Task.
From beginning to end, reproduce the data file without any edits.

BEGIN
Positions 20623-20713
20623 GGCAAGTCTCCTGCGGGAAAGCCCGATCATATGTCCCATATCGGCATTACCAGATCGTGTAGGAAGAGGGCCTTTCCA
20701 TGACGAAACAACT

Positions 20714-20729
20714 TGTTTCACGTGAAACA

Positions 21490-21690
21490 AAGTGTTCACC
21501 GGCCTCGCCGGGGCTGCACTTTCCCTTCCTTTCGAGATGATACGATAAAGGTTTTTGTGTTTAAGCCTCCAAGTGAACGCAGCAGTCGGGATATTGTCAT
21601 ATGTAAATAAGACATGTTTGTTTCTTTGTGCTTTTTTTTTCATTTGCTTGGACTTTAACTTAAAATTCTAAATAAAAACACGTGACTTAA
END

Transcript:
Positions 20623-20713
20623 GGCAAGTCTCCTGCGGGAAAGCCCGATCATATGTCCCATATCGGCATTACCAGATCGTGTAGGAAGAGGGCCTTTCCA
20701 TGACGAAACAACT

Positions 20714-20729
20714 TGTTTCACGTGAAACA

Positions 21490-21690
21490 AAGTGTTCACC
21501 GGCCTCGCCGGGGCTGCACTTTCCCTTCCTTTCGAGATGATACGATAAAGGTTTTTGTGTTTAAGCCTCCAAGTGAACGCAGCAGTCGGGATATTGTCAT
21601 ATGTAAATAAGACATGTTTGTTTCTTTGTGCTTTTTTTTTCATTTGCTTGGACTTTAACTTAAAATTCTAAATAAAAACACGTGACTTAA